Among these drugs, four drugs targeting ADRB3 are selected as possible therapeutic agents for the treatment of obesity, consistent with the biological process of “brown fat cell differentiation”. In physiological conditions, cold stimulation activates BAT by releasing adrenaline through sympathetic nerves, increasing the expression of genes involved in heat production and lipid metabolism, promoting the accumulation of beige fat [16]. Agonists for β3-AR, including vibegron, mirabegron, and solabegron, are currently pursued for clinical use in overactive bladder (OAB) and urinary incontinence. A study showed that mirabegron led to higher human BAT metabolic activity as measured by 18F-flurordeoxyglucose (18F-FDG) PET/CT and increased resting metabolic rate, which might be a potential treatment for obesity and diabetes [10]. The other two drugs, solabegron which is being pursued for irritable bowel syndrome and vibegron which received approval in 2018 for the treatment of OAB, have not been studied for effects on obesity and metabolic diseases so far [17].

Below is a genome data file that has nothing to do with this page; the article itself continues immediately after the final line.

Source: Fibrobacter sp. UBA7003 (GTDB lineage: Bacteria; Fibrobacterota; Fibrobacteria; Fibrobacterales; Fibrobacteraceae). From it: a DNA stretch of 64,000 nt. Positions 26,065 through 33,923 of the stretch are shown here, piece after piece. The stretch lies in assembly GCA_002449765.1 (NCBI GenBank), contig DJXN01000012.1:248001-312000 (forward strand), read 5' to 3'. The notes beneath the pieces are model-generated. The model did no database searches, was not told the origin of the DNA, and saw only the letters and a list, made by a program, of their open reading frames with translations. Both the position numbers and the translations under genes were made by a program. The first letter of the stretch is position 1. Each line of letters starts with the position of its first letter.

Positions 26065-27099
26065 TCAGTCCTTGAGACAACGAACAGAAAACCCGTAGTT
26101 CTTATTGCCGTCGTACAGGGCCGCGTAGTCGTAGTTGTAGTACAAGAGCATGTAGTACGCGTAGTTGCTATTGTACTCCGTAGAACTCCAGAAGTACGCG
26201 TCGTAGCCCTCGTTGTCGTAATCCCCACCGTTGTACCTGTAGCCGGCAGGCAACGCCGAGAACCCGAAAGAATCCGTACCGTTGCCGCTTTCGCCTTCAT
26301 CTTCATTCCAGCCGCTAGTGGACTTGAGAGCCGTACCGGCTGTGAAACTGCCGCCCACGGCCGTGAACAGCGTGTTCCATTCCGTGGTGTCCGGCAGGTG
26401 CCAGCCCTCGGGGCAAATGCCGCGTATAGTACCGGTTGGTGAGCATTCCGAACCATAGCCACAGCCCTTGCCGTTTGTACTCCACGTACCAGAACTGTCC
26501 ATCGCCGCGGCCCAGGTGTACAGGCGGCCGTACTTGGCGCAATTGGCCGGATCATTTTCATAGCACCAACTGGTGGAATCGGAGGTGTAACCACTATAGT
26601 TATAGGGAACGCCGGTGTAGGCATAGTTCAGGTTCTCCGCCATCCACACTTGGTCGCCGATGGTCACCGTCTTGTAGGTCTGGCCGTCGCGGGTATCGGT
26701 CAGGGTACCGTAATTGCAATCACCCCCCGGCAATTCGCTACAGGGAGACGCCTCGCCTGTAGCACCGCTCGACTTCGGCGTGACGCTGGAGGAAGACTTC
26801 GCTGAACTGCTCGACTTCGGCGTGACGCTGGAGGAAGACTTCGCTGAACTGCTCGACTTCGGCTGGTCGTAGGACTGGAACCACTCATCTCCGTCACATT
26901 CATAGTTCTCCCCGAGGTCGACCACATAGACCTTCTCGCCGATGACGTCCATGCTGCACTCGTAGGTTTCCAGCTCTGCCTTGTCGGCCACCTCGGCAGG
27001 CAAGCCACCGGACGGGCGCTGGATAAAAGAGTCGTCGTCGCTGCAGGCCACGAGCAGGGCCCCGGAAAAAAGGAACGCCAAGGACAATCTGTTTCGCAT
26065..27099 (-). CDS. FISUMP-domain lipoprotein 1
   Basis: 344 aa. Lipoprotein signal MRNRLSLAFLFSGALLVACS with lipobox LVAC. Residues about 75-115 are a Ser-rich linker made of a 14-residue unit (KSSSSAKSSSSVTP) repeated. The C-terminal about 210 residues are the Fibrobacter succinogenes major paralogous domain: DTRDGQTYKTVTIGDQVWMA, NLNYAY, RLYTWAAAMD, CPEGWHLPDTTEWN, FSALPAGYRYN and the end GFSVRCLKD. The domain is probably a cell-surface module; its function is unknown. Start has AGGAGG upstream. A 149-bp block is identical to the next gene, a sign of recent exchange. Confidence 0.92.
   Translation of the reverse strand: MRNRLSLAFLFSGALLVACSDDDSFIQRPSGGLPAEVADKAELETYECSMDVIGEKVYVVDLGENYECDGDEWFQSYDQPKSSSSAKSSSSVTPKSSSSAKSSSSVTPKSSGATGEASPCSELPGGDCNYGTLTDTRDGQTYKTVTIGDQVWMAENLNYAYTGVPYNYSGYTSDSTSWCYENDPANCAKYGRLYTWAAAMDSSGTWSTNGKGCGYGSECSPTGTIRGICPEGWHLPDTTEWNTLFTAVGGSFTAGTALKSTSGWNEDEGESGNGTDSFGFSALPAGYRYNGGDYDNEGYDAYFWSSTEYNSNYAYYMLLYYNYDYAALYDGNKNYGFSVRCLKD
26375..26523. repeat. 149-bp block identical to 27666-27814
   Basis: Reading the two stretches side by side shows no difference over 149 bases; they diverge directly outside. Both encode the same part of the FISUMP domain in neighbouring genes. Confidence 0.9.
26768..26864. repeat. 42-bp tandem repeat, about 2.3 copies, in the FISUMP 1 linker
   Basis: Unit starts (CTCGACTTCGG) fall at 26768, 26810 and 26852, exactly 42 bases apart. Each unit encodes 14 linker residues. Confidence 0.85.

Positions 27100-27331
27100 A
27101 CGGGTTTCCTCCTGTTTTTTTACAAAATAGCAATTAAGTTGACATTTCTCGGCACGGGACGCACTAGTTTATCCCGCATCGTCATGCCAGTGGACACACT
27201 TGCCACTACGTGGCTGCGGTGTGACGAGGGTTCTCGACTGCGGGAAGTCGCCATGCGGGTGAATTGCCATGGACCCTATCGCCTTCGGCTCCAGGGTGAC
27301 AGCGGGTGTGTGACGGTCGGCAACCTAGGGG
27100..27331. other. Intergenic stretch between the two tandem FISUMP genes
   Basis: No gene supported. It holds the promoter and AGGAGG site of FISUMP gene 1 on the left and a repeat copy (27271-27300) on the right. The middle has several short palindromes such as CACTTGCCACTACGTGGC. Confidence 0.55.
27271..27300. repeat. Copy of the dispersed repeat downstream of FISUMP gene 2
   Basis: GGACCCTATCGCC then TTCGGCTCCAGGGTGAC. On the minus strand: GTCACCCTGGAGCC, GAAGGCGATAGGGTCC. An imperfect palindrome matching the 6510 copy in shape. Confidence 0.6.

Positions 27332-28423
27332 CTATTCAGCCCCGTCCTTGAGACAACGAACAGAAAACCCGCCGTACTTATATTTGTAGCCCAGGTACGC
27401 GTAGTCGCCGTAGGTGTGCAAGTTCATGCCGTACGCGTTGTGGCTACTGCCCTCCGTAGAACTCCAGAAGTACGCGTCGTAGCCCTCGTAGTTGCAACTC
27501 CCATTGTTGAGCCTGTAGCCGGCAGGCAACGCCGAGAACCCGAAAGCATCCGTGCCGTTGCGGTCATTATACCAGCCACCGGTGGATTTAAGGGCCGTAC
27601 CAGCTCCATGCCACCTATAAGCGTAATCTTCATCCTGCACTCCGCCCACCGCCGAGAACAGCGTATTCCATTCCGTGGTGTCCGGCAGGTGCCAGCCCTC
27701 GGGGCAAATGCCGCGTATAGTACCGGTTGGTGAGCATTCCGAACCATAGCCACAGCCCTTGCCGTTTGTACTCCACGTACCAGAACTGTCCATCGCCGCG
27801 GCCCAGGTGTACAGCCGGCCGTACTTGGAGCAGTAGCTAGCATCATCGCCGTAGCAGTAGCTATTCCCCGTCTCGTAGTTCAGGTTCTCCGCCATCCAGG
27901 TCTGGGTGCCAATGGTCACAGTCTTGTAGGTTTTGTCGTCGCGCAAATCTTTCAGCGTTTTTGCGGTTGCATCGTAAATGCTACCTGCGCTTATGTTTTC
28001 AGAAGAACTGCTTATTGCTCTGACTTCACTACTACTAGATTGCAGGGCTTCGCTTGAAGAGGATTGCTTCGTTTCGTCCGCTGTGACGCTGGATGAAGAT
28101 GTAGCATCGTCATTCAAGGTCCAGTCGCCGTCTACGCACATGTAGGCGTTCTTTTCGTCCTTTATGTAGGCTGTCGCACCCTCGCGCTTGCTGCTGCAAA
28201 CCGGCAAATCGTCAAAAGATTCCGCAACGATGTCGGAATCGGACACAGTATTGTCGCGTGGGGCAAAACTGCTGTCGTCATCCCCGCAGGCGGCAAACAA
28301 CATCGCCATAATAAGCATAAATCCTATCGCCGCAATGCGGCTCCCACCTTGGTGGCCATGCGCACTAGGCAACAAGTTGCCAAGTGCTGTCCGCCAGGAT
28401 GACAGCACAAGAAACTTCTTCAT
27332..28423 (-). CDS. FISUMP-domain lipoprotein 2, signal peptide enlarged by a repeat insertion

Eighteen of the drugs in the final drug list were PPAR-γ agonists, which is in accordance with the most enriched pathway “PPAR signaling pathway”. Among these, several drugs belonging to the thiazolidinedione (TZD) class are used in the treatment of type 2 diabetes. Pioglitazone is used as an adjunct to diet, exercise, and other diabetes medications (e.g., glimepiride, metformin, and alogliptin) to manage type 2 diabetes by stimulating the nuclear receptor PPAR-γ, promoting insulin sensitivity and improving the uptake of blood glucose [18, 19]. Other drugs of the TZD class, rosiglitazone and lobeglitazone, whose latter is a dual PPAR-α/γ agonist, work as insulin sensitizers by binding to the PPAR in adipocytes as a stand-alone drug or in combination with metformin or other drugs [20, 21]. Distinct from the TZD class of PPAR-γ full agonists, INT131 shows strong hypoglycemic activity in rodent models of diabetes with reduced side effects [22]. Chiglitazar, a dual PPAR-α/γ agonist, is an effective insulin sensitivity agent used to treat the major metabolic disorders of type 2 diabetes and may bring better impacts on lipid homeostasis through different mechanisms than selective PPAR-γ agonists in diabetic patients [23]. Another dual agonist, saroglitazar, is indicated for diabetic dyslipidemia and hypertriglyceridemia when type 2 diabetes cannot be controlled by statin therapy [24]. In addition to treating diabetes, other PPAR-γ agonists in the list are currently under the phase I/II clinical trial for the treatment of hyperuricemia (arhalofenate), non-alcoholic steatohepatitis (lanifibranor and T3D-959), systemic sclerosis (lanifibranor), Alzheimer’s disease (T3D-959), and multiple sclerosis (VCE-004.8, [25,26,27,28]).